Wrinkle Cream Scams!
By Rayni Joan
If you don't have an ad-blocking application like Mozilla's Adblocker,
you may find your eyes wandering from your free e-mail to a nearby ad
with three enticing words, "Better than Botox," accompanying a
mesmerizing moving graphic depicting disappearing under-eye bags on an
attractive woman's face. Sometimes a blonde. Sometimes a brunette.
First, you see her facial lines. Then, whoosh, the lines vanish.
Powerful stuff, a wrinkle cream that can remove twenty years. Who can
look at that and not imagine her own face "youthifying"? Available on
free trial offer? Pay shipping only? Click here. Done deal. A completely
emotional sale of a product that more often than not, disappoints. What
To give you an idea of the scope of the market for anti-aging products,
there's a study called Drugs and Cosmetics for Aging Boomers: A Surging
Market, by Barbara Breindel, which you can purchase as a PDF file for a
mere $3,967.50 on line. The introduction to the study explains that the
concept of "looking one's age" does not appeal to boomers and that they
are hungry for products which they believe will help create the illusion
of youth. http://www.bio.com/store/product.jhtml?id=prod780014
Several years ago, the writer of this article, a well-educated "woman of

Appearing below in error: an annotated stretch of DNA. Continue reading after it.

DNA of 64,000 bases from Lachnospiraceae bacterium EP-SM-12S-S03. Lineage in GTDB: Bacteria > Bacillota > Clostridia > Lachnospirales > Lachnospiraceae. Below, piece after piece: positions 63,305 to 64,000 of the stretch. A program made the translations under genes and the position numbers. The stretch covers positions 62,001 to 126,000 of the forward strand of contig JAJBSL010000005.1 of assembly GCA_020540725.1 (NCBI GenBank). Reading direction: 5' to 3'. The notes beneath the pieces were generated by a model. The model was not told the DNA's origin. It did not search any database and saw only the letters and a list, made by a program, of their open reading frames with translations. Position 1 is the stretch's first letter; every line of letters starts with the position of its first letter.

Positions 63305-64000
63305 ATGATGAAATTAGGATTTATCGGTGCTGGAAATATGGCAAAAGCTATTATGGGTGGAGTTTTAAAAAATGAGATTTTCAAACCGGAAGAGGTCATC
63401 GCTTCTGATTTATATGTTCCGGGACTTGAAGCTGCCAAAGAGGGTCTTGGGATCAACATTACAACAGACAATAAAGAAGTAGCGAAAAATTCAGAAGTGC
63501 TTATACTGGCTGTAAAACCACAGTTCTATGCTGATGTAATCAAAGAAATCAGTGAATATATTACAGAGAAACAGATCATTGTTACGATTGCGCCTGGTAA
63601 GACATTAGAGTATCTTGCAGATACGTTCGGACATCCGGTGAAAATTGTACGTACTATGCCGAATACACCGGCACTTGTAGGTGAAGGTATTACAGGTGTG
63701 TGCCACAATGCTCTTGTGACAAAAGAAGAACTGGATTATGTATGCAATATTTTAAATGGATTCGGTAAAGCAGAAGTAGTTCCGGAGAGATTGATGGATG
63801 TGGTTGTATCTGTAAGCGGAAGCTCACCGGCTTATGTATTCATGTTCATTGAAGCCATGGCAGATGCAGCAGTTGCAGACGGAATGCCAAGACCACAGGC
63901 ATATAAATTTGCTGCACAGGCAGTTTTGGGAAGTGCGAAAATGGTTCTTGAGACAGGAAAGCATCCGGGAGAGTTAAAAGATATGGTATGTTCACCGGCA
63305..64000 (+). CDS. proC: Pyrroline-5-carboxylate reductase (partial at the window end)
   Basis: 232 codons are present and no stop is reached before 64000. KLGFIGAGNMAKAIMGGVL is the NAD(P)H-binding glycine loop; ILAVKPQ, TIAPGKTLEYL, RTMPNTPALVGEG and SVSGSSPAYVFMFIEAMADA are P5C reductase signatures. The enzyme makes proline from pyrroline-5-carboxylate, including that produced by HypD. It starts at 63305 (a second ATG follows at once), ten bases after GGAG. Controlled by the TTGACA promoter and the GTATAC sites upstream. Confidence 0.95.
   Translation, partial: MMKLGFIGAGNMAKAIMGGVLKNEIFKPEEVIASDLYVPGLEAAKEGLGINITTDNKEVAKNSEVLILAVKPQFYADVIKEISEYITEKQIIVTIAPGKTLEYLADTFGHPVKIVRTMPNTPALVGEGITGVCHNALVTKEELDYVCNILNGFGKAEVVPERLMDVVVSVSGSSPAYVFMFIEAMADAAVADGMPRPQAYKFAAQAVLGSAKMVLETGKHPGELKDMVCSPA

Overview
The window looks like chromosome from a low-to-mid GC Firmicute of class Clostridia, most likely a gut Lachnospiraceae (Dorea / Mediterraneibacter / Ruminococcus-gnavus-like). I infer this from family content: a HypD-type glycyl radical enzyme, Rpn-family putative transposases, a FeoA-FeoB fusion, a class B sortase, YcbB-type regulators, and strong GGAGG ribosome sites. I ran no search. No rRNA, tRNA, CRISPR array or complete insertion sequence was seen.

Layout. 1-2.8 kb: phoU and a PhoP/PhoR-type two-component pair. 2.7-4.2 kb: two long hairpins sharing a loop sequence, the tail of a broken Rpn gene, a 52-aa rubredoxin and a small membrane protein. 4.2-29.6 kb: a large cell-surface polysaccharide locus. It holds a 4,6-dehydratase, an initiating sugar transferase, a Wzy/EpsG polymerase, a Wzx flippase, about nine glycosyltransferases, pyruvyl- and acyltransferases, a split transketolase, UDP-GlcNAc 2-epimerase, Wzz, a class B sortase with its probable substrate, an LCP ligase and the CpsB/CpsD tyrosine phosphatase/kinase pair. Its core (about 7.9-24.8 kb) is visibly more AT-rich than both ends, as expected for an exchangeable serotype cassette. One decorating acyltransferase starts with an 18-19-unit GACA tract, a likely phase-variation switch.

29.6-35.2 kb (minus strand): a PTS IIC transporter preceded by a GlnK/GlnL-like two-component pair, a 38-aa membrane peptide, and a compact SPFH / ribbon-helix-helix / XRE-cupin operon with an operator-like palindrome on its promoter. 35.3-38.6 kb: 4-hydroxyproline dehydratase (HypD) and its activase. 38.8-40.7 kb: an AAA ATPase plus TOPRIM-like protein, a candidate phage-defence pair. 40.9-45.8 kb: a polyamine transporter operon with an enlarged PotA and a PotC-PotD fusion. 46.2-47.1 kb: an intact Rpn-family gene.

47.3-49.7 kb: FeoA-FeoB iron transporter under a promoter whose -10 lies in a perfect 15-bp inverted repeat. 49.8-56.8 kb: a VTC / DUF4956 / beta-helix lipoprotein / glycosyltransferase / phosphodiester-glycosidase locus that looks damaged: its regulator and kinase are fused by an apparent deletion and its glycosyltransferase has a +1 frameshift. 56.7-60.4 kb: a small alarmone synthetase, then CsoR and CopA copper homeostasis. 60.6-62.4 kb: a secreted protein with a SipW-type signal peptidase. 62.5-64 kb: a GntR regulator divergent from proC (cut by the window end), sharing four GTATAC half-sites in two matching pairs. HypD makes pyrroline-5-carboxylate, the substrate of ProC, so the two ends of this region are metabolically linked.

a certain age," decided to try a wrinkle cream and found one on-line
that purported not to erase the wrinkles, but to somehow create shadows
and reflections from a special ingredient - ground-up mirrors - that
gave the illusion that the wrinkles weren't there. Hey, they didn't
pretend to remove wrinkles. Isn't illusion all we can ask for? It wasn't
until the forty dollar jar of wrinkle cream arrived and I saw the name
of it that I realized I'd scammed myself. It was appropriately named
Deception. I walked right into that one. A forty-dollar red-faced
chuckle. No logic. All emotion. Yikes.
In May of 2005, Emily Longnecker of News 5 in Cincinatti did a special
report on some wrinkle cream scams, pointedly concluding that the
products she checked out made only one thing disappear: money. What's
more, some wrinkle creams vendors apparently allow their "free trial" to
become a long, drawn-out nightmare with unwanted credit card charges and
calls to Better Business Bureau that wear down the customer, ultimately
creating anxiety and probably a few new gray hairs and guess what else?
Below are some links. If you pass this article on to your friends,
they'll get the links too. Caveat emptor! Buyer beware!